SET Participants

<p>Any parents here had kids qualify for SET at John Hopkins?
Did you like the experience?</p>

<p>There is no "experience" of SET. Qualifiers get a scholarship for a course. In S's case, it was for a $2k reduction at a private school that had a $18k tuition. In other cases, it can be a fee waiver for a college summer course.
Besides that, S received a copy of the SET newsletter and of Imagine. That's it.</p>

<p>JHU/CTY now has a website cogito.org (in partnership with others) that offers resources and online discussion opportunities that I believe is an automatic "benefit" for SET qualifiers- Marite, I thought they were also supposed to get a mentor to work with.</p>

<p>The website is only for science/math, however - for humanities kids it's pretty useless. D said there used to be a listserv where the kids could talk to each other, but that's been dead for a while. All in all, while it's a nice honor, it's been pretty underwhelming.</p>

<p>Sabaray: Nope, nothing like that happened for S. It did not matter to him, though.</p>

<p>D enjoyed her CTY experiences- she did summer programs for 4 years as well as distance learning (math and writing)- what was interesting was the fact that the kids didn't really talk about their scores or define themselves in any type of hierarchy by score. It was a good experience for her to be with other kids that were as smart - and smarter. She's gone on the website a few times to "talk" with other students but mostly to access some research sites.</p>

<p>My son is in SET too, and there has been no experience at all, since he has never used the website or gone to any summer courses. I like to look at the newsletter, as he never opens it.;)</p>

<p>Oh, CTY was fabulous - it changed my D's life, and as a college freshman she's still in close touch with many friends she made in her four summers doing the program. But the subSET, if you will, was unimportant.</p>

<p>My oldest was a SET member. He was given the opportunity to take one "freebie" college course back when he was in 8th grade. He never took advantage of it because he could never fit it into his high school schedule as the college was quite far away. "We" enjoyed getting the "Imagine" magazines in the house, although he never looked at them. I did. I enjoyed reading about the colleges they profiled on a monthly basis. (pre-CC addiction? ;)) He really never took advantage of anything they had to offer. :(</p>

<p>And what colleges have your SET kids have ended up in/been accepted to?</p>

<p>My D did get IMAGINE, it was a great resource. She opted to do horse camp/volunteer with horses summers instead of academic stuff, which I fully supported.
Her friend who did EEP at UW, did something at Johns Hopkins with the Hubble Space Telescope, but that might have just been through the UW.
D did run into a lot of CTY kids at Reed though.</p>

<p>My kid missed SET by 20 points, but he still got into Harvard. ;)</p>

<p>(However he's going to Carnegie Mellon. And he* still *made careless mistakes in Math as a senior!)</p>

<p>He loved CTY, but still was very much on the right hand of the bell curve - even there.</p>

<p>Imagine is a really good resource. My D is not yet in college, so I can't say where she'll end up. But I doubt SET will have any bearing on where she is accepted-- there are so many other variables that come into play in admissions.</p>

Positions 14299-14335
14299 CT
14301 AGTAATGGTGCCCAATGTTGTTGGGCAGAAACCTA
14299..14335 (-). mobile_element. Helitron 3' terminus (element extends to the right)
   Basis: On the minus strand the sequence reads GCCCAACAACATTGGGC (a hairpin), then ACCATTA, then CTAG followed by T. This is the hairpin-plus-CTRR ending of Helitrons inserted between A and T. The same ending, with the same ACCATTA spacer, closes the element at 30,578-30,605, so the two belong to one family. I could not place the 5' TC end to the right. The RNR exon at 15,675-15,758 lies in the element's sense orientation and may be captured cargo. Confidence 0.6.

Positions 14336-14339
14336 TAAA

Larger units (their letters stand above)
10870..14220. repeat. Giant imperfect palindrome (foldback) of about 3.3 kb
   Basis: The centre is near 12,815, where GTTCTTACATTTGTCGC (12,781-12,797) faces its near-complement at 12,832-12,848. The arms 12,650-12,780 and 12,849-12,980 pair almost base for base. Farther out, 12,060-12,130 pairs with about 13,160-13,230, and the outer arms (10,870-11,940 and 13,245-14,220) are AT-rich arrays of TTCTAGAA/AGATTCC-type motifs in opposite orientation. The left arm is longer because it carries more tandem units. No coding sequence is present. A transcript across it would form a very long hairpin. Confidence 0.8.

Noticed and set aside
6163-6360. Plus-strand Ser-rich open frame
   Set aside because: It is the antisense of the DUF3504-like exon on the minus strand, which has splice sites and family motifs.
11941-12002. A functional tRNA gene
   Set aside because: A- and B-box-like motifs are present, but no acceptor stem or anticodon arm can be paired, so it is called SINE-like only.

<p>My S applied ED and was accepted to Swarthmore, from which he will graduate in two weeks. Heading off next fall to a Ph.D program at the Univ. of Chicago.</p>

<p>D didn't mention CTY qualification or participation in her college applications ( I don't remember SET)- she had taken a snail mail course in 7th grade but really her prep school had so much academic stuff, she didn't need the extra- she did like the course, but she was already doing lots of that sort of thing.</p>

<p>congratulations momof3- is he going to come "home" during the interim?</p>

<p>My son will mess up the SET statistics when he heads off to music school (only a junior, so don't know where yet), rather than HPY. Ah well. Always good to have a rebel in every group.:)</p>

<p>Allmusic,
I suppose that my S messes the stats up, too. Although a SET qualifier in math, he has no interest in math whatsoever, and majored in the social sciences. </p>

<p>EK4, he will be home for the summer, doing nothing much, with our blessing.
He needs the time to unwind and rejuvenate. Since he is fully funded by Chicago (tuition + stipend) who were we to object? :)</p>

<p>I thought that the free educational counseling might be useful - has anyone had any experience with that? I didn't find out about SET until my daughter was already too old. She would have needed over 800 to qualify! Oh well - she might have had a good chance qualifying with her verbal score if I'd known about it sooner, but she took the ACT (which does not count for SET) and even when she took that she would have needed a 770 or so. I guess since it seems like such a "non-experience," I don't have to feel too bad about not being more on the ball with her.</p>

<p>*he will be home for the summer, doing nothing much, with our blessing.
He needs the time to unwind and rejuvenate. Since he is fully funded by Chicago (tuition + stipend) who were we to object? *</p>

<p>I think that sounds nice- I don't get to see my older D enough but at least she is on this coast :)</p>

<p>
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And what colleges have your SET kids have ended up in/been accepted to?

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<p>D just finished her freshman year at Yale.</p>